Composites have been supporting the automotive, aerospace, infrastructure and renewable energy industries and have been classified as one of the top three strategic manufacturing materials by President Joe Biden's Council of Advisors on Science and Technology.
"It's looking like there's going to be environmental impacts as we're making lighter materials. With automobiles, for example, we reduce the environmental impact of moving those automobiles across the country as we extend the range of electric vehicles," Chad Duty, CEO of the Institute for Advanced Composites Manufacturing Innovation, said in an interview with Plastics News.
"It's a multi-faceted approach to making more sustainable, environmentally responsible solutions," he said.
IACMI announced April 11 it is receiving a funding renewal from the Department of Energy.
The funding will be granted over the next five years, with $6 million for the first year. IACMI, based in Knoxville, Tenn., is on track for its originally proposed funding of $30 million from DOE.
This will build on the initial institute funding of $70 million from DOE and more than $130 million from IACMI's member partners.
"This continued support is important because it allows us to leverage all the foundational work, focusing on impact results," Duty said. "We don't have to rebuild the foundation, it's already there, the membership and facilities are there, the procedures are in place. Now we can just really spend the majority of our effort on the research, projects, training and results."
Much of IACMI's work is with carbon-fiber and fiberglass composites, durable materials with a low carbon footprint over its lifetime. They are focusing on increasing the performance of these materials, making them stronger, stiffer and lighter, while reducing the cost.
To cut costs, IACMI wants to improve the building blocks of composites and look at different ways to make the carbon-fiber materials, to change their properties. They are also looking at different feedstocks to make the materials stronger.
"There's a lot of research going on in those areas as well as looking at simulation and modeling so that we can start looking at overall system level approaches to the manufacturing process so that we know where the opportunities for performance enhancement are," Duty said. "Then we can start making life cycle cost analysis."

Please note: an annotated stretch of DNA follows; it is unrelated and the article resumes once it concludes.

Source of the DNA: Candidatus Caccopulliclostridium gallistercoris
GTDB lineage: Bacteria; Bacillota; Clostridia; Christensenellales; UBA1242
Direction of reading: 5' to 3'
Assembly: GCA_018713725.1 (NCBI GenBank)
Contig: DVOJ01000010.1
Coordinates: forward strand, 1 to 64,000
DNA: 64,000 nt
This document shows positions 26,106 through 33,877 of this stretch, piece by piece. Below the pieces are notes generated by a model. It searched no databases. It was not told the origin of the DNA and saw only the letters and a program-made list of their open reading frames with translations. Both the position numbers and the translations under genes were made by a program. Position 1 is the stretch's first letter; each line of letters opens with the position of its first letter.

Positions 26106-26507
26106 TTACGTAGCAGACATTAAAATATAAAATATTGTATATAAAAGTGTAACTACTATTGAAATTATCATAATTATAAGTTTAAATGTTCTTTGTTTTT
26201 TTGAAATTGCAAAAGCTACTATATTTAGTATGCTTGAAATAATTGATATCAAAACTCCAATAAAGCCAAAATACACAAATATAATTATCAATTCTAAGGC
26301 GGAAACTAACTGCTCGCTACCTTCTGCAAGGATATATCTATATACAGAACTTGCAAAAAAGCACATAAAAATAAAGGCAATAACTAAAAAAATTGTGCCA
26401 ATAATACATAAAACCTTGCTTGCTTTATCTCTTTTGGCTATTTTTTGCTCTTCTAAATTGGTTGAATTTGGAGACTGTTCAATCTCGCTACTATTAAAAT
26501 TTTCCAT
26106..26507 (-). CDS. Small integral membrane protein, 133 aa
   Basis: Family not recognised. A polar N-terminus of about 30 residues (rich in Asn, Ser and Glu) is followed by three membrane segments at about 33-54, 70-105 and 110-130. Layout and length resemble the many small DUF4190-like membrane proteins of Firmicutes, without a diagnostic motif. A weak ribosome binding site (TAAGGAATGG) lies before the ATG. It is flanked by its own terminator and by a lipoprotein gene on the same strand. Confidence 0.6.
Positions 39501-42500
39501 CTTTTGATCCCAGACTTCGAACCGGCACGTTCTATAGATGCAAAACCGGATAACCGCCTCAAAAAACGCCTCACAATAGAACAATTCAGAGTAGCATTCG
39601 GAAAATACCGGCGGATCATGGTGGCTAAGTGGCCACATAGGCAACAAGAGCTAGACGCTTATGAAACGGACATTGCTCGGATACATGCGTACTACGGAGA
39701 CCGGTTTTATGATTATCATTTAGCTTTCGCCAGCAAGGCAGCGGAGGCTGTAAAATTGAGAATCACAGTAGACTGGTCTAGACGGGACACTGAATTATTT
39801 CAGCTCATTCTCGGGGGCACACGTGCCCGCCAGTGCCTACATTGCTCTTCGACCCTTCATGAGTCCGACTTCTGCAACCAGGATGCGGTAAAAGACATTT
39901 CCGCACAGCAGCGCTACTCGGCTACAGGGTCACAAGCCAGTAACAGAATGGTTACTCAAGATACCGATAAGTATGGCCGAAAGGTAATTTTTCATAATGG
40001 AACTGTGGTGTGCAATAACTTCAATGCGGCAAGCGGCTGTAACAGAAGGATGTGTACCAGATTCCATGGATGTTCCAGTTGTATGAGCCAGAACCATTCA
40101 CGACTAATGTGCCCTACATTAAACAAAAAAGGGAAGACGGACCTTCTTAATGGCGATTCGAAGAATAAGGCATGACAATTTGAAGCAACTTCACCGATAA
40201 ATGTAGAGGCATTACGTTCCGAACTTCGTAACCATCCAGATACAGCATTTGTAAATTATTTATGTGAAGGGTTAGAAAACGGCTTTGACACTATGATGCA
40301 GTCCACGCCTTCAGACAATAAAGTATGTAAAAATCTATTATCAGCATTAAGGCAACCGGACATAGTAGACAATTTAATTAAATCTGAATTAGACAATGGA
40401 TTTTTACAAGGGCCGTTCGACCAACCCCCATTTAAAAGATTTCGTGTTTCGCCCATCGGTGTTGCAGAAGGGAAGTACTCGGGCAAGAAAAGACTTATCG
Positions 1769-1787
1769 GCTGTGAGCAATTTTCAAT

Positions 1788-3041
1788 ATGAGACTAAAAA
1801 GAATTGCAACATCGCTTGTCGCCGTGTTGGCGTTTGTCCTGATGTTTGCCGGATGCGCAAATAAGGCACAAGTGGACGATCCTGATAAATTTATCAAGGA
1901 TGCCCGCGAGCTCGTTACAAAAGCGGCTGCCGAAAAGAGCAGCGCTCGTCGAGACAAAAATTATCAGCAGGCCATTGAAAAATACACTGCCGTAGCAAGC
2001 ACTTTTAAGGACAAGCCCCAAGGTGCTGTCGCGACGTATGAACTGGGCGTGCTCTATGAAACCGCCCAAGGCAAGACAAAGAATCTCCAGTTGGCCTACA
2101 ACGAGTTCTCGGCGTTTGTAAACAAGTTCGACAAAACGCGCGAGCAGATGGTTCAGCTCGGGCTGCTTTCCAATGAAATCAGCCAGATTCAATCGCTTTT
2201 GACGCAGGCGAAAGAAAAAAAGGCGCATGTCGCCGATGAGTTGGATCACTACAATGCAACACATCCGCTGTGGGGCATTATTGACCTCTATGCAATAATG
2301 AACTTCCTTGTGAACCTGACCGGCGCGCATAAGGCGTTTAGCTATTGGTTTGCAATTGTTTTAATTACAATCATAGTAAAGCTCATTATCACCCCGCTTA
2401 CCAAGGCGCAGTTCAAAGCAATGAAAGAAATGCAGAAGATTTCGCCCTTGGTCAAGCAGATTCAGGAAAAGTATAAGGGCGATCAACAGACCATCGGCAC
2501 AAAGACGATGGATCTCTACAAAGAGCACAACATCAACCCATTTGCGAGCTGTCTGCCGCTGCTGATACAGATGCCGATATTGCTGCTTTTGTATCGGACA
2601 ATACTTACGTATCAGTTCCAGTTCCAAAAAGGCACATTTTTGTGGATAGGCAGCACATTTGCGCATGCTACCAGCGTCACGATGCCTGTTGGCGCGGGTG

The matrix materials are made up of plastics from thermosets to epoxy to thermoplastic materials. IACMI officials said they can't comment on the development and research around the different polymer matrix forms.
The consortium is also working on more sustainable approaches to increase the lifespan of composites and to develop new ways to recycle them.
They are looking at ways to reclaim fiber reinforcements into potentially other high-tech applications or downcycling them into lower mechanical applications.
IACMI said the new funding will also help with R&D to make products more sustainable with the use of composites. IACMI is also working on stronger and cheaper composites for the wind energy industry.
The Biden administration has set a goal of 30 gigawatts of offshore wind power by 2030, but to achieve that, turbine blades must be up to twice as long, requiring a more durable material.
IACMI, which was established in 2015, counts Oak Ridge National Laboratory, the University of Tennessee, Michigan State University, Purdue University, the National Renewable Energy Laboratory and Vanderbilt University among its members.
It currently includes more than 120 industries, universities, national laboratories and government agencies.
"There are groups within each one of those organizations that are IACMI-focused, coming together and collecting all of those resources together to push composite technology and the whole ecosystem farther," Duty said. "This is an economy that's growing the composite space, and they're good paying jobs that should be around for a long time."
Since its start, IACMI said it has been able to reduce the cost of composites by 25 percent, reduce the energy needed to make them by 50 percent and increase their recyclability by 80 percent.
The institute also said it has catalyzed over 25 new composites-based products and supported the creation of 3,000 jobs at composite materials and parts manufacturers.